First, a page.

News / Africa

    Ivory Coast Braces for Violent Showdown

    Soldiers loyal to Laurent Gbagbo patrol a street in the central Plateau neighborhood of Abidjan, Ivory Coast, April 2, 2011
    Soldiers loyal to Laurent Gbagbo patrol a street in the central Plateau neighborhood of Abidjan, Ivory Coast, April 2, 2011
    Julia Ritchey

    Tensions in Ivory Coast's commercial capital remain high as forces loyal to the country's internationally-recognized president lay the groundwork for a final push to unseat incumbent Laurent Gbagbo.

    The prime minister of internationally-recognized president Alassane Ouattara says rebel troops are gathering on the outskirts of Abidjan in preparation for a final assault. Guillaume Soro says clashes in the city have caused panic among troops loyal to Laurent Gbagbo.

    Adding to the tension are reports that Gbagbo's army chief, Philippe Mangou, has rejoined the military after seeking refuge with his family in the South African embassy last week.

    With talk of a final push circulating for days, Eurasia Group Africa analyst Anne Fruhauf says it remains unclear how imminent an assault actually is.

    “There are certain disagreements, I understand, within the rebel camp about how to proceed. And then some of the problems are also that there's increasingly civilians in the street. They're strategically being put in front of places like the presidential residence and I think the palace now, so that it makes it very difficult for the rebels to launch a final assault on critical targets like that,” Fruhauf said.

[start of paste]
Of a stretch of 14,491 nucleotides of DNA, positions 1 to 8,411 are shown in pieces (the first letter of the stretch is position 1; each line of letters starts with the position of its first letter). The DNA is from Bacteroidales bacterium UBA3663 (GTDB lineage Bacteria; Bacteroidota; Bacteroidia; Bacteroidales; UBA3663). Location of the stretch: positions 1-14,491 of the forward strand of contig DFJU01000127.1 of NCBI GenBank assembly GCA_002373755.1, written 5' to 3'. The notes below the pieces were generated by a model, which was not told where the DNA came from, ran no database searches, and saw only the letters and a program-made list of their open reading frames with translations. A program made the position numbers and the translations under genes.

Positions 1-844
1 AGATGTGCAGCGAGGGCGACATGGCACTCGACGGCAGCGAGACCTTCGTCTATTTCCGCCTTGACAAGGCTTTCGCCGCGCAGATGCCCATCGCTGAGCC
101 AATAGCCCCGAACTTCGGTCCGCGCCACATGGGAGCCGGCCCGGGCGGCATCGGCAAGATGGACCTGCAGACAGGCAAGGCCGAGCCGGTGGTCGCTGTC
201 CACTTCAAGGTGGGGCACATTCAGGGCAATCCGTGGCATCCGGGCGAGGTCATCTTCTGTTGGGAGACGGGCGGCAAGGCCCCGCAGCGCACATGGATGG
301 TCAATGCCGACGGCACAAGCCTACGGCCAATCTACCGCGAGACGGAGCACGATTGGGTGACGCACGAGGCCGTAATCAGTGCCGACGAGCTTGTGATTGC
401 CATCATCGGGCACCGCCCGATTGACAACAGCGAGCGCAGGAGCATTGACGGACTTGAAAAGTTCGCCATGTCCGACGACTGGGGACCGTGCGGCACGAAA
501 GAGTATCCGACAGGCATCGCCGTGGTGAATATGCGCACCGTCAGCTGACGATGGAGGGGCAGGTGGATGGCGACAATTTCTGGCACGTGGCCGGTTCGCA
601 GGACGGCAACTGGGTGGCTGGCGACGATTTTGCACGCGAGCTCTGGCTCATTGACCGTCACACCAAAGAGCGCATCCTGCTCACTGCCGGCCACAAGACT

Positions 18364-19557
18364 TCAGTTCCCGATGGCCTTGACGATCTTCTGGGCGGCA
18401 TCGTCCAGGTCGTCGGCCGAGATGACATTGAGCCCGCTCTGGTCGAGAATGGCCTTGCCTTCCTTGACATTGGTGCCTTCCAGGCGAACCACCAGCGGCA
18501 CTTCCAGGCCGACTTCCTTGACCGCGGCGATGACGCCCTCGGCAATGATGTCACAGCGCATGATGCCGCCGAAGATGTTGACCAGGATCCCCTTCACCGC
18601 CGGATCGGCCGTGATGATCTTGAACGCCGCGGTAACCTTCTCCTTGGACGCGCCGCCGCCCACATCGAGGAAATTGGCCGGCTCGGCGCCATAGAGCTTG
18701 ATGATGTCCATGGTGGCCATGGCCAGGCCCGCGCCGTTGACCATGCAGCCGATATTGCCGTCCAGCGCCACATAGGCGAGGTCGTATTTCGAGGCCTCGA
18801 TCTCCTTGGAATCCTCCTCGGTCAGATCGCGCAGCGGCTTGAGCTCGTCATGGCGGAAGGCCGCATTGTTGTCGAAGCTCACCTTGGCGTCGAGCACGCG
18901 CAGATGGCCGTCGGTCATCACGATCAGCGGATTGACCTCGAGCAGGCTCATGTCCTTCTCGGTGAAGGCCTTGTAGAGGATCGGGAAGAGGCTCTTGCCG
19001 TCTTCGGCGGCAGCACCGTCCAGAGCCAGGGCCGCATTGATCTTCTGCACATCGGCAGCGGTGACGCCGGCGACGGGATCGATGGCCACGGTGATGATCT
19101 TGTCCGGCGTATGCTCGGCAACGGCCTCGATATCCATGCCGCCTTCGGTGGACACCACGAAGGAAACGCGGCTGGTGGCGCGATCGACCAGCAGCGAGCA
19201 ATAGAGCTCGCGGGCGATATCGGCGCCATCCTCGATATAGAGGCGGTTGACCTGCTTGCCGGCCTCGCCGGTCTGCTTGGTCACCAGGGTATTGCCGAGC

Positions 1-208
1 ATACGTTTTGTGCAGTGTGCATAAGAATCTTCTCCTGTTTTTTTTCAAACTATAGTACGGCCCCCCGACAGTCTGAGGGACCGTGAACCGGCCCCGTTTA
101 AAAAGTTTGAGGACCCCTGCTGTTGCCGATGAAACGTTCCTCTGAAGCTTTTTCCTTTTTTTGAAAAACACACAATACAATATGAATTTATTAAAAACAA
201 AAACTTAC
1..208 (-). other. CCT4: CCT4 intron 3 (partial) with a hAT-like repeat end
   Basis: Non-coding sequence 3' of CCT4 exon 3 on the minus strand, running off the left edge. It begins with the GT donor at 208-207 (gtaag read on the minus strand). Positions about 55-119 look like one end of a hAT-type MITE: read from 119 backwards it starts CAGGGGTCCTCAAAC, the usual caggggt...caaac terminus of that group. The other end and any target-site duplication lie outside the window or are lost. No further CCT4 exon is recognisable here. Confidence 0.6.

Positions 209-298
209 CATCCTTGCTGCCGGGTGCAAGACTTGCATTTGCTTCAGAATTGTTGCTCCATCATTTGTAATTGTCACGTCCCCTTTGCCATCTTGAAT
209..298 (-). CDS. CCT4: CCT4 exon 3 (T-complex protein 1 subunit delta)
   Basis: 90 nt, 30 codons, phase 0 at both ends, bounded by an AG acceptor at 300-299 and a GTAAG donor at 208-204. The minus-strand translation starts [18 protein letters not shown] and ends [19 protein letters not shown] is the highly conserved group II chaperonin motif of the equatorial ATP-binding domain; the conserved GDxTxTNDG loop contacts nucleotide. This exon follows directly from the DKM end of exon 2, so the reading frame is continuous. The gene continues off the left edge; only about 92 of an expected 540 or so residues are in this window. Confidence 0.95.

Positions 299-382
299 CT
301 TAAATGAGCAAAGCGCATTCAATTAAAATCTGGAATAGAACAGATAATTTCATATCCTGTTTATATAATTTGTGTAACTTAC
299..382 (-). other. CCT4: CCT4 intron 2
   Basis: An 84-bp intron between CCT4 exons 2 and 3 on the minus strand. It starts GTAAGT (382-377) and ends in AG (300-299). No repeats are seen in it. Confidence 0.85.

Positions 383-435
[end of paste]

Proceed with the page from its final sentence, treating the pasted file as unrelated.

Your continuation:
J. Peter Pham of the Ansari Africa Center agrees, adding that any assault will likely be violent.

    “I think there are those who would like an assault on the city. There are others who I think are thinking more toward the future, which if they assault the city, it's going to make it that much more difficult to govern it if they succeed,” Pham said.

    With the lack of reliable information coming from Abidjan, Fruhauf says it is difficult to assess what impact, if any, the return of Gbagbo's army chief will have.

    “I think the most important point about his departure is that symbolically, politically, it's clearly very important. He would've been a very big win for the Ouattara camp in the current climate. The population is very confused about who's actually in control now. So right now the more signals either side can send is very strategic right now,” Fruhauf said.

    Both analysts agree that Ouattara is being very careful on how to proceed. Gbagbo has refused to step down since he lost the country's presidential elections last November.

    France, which took control of Abidjan's airport Sunday, says it is sending in another 150 troops to help protect civilians and evacuate foreign nationals as the situation escalates.

    Abidjan has remained paralyzed for almost five days now, with food running low and water shut off in several parts of the city.  Residents have barricaded themselves inside homes and offices to avoid the sporadic gunfire between rival factions around the city.

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